Child Abuse: Responding Effectively
by Sue Hardie, RN, PhD
A growing network of dedicated professionals from multiple disciplines around the country strive to prevent child abuse before it occurs, identify abuse and neglect as
soon as possible and intervene effectively and compassionately. This was evident from the large numbers attending the 29th Annual International Conference on Child and
Family Maltreatment held recently in San Diego.
Every year 3.4 million reports of child abuse are made in the United States involving nearly 6.3 million children – one report can include multiple children. Child abuse occurs
at every socioeconomic level, across ethnic and cultural lines, within all religions and at all levels of education. The four major types of child abuse include physical abuse,
neglect, sexual abuse and emotional abuse.
Sadly, without intervention abuse can result in a child’s death. The national rate of child fatalities is more than 2 deaths per 100,000 children. Nearly three-quarters of all child
fatalities were younger than 3 years old. Four-fifths (80%) of child fatalities were caused by one or both parents.
In California, the California Professional Society on the Abuse of Children (CAPSAC) is committed to improving standards for the prevention, identification, intervention and
treatment of child abuse and neglect. It is the largest state chapter of the American Professional Society on the Abuse of Children. At the San Diego conference CAPSAC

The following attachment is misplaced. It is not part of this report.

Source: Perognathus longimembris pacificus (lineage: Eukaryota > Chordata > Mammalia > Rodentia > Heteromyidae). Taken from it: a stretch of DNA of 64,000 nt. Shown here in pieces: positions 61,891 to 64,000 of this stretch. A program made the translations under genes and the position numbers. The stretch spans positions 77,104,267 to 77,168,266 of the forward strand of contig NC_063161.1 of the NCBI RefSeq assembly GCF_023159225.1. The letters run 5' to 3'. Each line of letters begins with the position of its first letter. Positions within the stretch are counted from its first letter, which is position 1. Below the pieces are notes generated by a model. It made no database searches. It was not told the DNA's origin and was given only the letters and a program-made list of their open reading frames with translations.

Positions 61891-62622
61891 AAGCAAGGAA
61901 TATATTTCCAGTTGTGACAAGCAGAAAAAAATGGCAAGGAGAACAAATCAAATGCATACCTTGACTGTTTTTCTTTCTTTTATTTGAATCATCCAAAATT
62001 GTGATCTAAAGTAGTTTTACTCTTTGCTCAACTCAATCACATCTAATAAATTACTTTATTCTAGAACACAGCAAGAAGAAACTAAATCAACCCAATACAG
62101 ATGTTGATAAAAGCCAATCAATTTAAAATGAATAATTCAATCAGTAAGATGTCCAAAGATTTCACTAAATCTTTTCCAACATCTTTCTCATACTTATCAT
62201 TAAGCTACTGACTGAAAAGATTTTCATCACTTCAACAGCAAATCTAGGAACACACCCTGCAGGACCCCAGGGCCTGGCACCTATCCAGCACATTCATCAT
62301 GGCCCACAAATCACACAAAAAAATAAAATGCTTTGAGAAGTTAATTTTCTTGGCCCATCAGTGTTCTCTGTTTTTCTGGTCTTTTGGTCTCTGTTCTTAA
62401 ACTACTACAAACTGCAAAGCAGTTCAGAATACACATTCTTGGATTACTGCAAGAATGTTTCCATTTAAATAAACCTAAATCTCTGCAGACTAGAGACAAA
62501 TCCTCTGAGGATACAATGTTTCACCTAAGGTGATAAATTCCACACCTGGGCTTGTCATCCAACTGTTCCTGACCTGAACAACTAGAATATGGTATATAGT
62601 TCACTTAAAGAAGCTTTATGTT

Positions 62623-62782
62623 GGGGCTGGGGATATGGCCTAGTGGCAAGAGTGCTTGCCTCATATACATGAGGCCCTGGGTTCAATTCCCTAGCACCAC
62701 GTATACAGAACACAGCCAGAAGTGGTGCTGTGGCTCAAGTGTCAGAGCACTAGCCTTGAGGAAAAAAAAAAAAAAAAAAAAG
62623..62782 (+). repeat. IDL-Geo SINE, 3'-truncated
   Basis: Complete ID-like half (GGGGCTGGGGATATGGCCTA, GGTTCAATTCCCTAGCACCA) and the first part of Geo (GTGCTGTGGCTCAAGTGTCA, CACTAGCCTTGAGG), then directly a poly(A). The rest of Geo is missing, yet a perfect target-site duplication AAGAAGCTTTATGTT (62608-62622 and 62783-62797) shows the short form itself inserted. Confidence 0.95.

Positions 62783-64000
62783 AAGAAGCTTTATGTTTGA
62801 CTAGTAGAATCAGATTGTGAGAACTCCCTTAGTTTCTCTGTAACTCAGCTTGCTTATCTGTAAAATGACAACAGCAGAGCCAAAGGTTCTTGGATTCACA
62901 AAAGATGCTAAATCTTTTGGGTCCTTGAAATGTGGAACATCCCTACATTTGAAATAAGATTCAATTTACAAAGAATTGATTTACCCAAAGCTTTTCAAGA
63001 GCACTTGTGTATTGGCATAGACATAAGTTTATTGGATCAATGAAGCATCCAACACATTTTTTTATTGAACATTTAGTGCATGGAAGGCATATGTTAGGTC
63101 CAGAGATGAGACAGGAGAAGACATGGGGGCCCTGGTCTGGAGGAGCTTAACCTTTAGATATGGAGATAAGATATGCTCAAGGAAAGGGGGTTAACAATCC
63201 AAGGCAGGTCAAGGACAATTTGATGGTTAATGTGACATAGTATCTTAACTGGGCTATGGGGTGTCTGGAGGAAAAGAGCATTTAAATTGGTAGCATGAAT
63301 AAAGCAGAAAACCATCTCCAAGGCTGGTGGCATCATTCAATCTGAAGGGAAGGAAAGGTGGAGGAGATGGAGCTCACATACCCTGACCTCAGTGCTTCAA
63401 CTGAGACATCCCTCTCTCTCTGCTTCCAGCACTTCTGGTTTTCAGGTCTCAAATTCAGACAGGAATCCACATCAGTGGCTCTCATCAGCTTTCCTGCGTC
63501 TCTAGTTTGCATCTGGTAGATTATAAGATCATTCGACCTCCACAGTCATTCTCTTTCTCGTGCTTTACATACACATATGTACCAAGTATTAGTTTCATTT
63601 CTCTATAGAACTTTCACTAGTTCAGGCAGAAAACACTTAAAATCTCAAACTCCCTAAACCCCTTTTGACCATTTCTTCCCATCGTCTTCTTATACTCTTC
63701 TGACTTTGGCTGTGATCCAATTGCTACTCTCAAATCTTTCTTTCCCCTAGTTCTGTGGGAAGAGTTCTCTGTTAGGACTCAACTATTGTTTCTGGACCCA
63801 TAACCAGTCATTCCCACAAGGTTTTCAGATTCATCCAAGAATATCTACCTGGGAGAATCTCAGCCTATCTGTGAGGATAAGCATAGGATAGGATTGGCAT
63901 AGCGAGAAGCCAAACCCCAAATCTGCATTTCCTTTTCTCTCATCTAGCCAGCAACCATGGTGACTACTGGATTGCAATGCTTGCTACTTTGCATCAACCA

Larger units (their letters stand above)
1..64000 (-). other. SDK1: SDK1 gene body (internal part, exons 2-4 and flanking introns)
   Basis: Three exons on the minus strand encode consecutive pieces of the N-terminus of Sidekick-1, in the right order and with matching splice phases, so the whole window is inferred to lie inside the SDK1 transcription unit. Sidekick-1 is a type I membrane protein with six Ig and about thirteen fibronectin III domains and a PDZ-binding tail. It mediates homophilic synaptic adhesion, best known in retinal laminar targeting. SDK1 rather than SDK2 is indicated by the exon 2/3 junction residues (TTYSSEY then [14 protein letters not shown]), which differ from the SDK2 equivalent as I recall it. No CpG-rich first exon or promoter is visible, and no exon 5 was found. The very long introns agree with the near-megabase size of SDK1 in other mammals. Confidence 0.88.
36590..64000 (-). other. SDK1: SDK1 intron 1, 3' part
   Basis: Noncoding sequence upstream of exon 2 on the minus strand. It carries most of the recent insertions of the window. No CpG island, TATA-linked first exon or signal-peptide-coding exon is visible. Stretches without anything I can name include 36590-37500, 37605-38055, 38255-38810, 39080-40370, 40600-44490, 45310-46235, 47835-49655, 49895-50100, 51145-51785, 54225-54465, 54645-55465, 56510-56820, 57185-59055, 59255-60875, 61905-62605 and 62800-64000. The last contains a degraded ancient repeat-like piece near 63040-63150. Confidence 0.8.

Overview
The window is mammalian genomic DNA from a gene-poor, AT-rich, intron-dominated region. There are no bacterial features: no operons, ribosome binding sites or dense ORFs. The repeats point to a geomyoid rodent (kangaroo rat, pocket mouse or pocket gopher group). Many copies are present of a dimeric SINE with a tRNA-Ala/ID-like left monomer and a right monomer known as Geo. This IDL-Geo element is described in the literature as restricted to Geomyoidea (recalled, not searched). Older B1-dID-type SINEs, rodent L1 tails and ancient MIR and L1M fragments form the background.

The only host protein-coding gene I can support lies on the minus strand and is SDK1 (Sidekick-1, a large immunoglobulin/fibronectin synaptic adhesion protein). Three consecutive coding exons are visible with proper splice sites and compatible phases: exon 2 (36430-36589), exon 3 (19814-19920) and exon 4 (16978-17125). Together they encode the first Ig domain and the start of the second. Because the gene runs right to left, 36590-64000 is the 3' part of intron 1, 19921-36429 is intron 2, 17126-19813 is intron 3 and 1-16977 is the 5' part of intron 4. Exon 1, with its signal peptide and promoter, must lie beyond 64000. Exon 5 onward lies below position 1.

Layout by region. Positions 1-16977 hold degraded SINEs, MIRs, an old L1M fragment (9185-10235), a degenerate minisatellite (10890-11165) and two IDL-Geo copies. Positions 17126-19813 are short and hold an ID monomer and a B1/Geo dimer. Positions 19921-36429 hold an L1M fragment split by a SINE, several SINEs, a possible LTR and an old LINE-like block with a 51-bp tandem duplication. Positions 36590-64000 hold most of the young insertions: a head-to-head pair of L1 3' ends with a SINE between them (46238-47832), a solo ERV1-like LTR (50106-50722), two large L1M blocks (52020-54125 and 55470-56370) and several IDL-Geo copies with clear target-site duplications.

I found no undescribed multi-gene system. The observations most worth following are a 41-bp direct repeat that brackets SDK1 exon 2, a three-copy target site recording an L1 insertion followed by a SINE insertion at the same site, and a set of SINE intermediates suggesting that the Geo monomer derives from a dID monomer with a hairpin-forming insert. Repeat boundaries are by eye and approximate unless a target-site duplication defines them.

awarded scholarships to three graduate students from UC Davis, UC Riverside and California State University Fullerton for their outstanding research and contribution to helping children.
In communities around the country, there is a network of almost 800 Child Advocacy Centers where children and families can receive expert medical and mental health care, support and advocacy in a single, child-centered location. The National Children’s Alliance (NCA) is the national association and accrediting body for Children’s Advocacy Centers.
If you suspect a child is being abused or neglected, you can make a positive difference in the child’s and family’s life by calling Child Protective Services. A multidisciplinary
team of professionals will help the child and family get the resources and treatment they need. With early intervention and supportive care, we know that children and families
can heal and abuse can be stopped.To report suspected child abuse in Los Angeles County call (800) 540 – 4000; in Ventura County call (805) 654 – 3200 To learn of the Child Advocacy Center near you go to: www.nationalchildrensalliance.org/ To learn more about APSAC/CAPSAC, contact: www.apsac.org